Potato varieties are designed to meet growing and culinary demands.
Soil, temperature, pest resistance, size, skin color, harvesting, and yield, grade, cooking method, flavor, texture and presentation. Washington grows multiple potato varieties – some in Central and South Central Washington, some in Northwestern Washington, some for fresh usage and many for processing into frozen or dehydrated potato products and for chips.
Whatever the variety, look for potatoes that are firm, smooth and fairly clean. Avoid those with wrinkled or wilted skins, soft dark areas, discoloration, cut or bruised surfaces or greening.
When purchasing potatoes consider:
- Menu use
- Cooking method
- Plate presentation
Then specify by:
- Number of (50-pound) cartons
Washington russets come in ten sizes, ranging from 35 count to 120 count per 50-pound box. The sizes within a single box may vary slightly as long as the total weight is 50 pounds. For example, in a carton of 100 count potatoes (8 ounces each) there may be a few 6-ounce and a few 10-ounce potatoes.
Washington whites, reds, yellows, and blues come in three sizes – A, B and C, measured by diameter. Size A’s have a minimum diameter of 1 7/8 inches and are about 6 ounces in weight. Size B’s run 1 ½ to 2 ¼ inches in diameter, and C’s, sometimes called creamers, are a minimum 1 inch in diameter.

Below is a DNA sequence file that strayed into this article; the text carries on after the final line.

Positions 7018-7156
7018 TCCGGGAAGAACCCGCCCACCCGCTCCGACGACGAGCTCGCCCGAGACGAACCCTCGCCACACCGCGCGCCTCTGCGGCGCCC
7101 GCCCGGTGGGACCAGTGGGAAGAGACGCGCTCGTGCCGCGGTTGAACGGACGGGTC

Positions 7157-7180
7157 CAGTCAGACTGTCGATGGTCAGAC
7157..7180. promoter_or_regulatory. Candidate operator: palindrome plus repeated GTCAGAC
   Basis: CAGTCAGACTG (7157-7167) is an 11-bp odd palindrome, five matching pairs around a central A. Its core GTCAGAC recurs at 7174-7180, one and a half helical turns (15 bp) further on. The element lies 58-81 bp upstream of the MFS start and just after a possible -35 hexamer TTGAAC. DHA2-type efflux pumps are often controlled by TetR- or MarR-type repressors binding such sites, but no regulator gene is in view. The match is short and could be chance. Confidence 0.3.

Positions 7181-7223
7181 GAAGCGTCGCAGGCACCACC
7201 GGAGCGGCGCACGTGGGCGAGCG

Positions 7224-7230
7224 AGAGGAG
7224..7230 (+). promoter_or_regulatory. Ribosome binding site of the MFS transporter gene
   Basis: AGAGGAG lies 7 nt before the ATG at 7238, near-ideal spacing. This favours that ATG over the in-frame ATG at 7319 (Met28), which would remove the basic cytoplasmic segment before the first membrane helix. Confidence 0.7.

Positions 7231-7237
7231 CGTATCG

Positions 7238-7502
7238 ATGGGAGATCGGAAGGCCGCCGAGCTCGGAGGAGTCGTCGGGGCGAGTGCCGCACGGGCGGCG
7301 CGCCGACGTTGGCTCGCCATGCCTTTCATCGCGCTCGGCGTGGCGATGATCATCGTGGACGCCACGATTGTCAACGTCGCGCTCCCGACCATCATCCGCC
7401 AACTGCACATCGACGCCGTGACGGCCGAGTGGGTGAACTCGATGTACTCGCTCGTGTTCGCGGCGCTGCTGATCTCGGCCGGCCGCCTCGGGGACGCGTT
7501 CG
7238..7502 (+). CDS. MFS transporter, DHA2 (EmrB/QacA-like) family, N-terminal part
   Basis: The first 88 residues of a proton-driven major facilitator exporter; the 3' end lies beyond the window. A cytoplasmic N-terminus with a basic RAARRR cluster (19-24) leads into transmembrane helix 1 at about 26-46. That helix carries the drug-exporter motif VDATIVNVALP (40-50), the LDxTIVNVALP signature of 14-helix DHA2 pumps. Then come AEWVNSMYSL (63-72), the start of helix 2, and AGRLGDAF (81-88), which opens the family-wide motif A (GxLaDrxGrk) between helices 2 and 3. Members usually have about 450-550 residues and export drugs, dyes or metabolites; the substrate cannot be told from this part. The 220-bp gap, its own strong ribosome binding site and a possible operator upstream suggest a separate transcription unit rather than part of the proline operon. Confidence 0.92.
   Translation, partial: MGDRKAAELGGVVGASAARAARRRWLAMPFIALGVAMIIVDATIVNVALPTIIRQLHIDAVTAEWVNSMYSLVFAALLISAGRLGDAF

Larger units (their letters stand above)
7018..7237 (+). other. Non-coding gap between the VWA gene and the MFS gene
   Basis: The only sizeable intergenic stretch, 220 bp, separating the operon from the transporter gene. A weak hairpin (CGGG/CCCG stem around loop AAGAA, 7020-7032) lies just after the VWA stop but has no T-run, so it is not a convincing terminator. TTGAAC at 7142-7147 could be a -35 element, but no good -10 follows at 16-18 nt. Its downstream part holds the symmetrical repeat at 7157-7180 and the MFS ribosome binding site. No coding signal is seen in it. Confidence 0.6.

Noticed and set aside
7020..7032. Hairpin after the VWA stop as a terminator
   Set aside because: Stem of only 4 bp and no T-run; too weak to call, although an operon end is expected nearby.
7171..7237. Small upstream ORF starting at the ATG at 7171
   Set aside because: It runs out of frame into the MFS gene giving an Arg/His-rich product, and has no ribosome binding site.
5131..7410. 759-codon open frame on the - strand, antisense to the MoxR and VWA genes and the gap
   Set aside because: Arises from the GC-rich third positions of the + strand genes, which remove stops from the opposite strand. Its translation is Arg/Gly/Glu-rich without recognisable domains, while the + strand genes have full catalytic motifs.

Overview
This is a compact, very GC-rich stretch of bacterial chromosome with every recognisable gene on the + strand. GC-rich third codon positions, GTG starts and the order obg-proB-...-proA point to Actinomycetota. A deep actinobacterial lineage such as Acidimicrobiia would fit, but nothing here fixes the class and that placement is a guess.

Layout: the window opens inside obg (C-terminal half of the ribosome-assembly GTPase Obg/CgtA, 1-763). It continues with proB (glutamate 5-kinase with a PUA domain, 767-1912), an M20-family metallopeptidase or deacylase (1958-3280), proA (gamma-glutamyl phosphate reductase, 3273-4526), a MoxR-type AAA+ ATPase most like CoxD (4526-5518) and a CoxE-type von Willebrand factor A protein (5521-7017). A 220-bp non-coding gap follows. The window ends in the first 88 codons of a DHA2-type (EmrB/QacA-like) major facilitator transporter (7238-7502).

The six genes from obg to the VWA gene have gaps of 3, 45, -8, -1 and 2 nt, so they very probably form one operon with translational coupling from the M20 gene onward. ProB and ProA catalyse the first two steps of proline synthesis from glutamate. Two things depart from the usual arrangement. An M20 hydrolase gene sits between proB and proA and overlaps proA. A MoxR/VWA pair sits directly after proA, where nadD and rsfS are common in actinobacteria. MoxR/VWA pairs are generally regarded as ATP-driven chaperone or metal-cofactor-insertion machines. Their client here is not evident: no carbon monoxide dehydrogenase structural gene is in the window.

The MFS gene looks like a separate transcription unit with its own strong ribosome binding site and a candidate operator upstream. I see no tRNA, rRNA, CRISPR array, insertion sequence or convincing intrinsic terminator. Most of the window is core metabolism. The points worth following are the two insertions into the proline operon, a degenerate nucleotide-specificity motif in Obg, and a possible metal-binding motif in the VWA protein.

At receiving, check the shipment against specs for variety, size/count, number and condition of boxes.
- Avoid green tinged, sprouted or bruised potatoes.
- Handle with care – do not throw or drop boxes as potatoes can bruise easily.
- Move immediately into proper storage.
The right storage conditions will help potatoes maintain their quality. Store potatoes in a cool (42-45°F), dark, well-ventilated area, away from strong-smelling produce, preferably in closed or covered cartons and on pallets for air circulation. Store away from other fruits and vegetables, as they may transfer odors and gases that affect quality.
DO NOT refrigerate
DO NOT freeze
DO NOT wash potatoes until ready to peel or prepare
HANDLE carefully – potatoes can bruise
Temperatures warmer than 45°F encourage sprouting and shriveling; colder than 42°F encourage transformation of starch to sugar, which changes the taste and the cooking properties.
Keep them in the dark. Storage in direct light can produce greening (actually the production of chlorophyll), which gives a bitter flavor and, in very large quantities, can be harmful to eat. Trim or peel small green spots before preparation. Discard very green potatoes.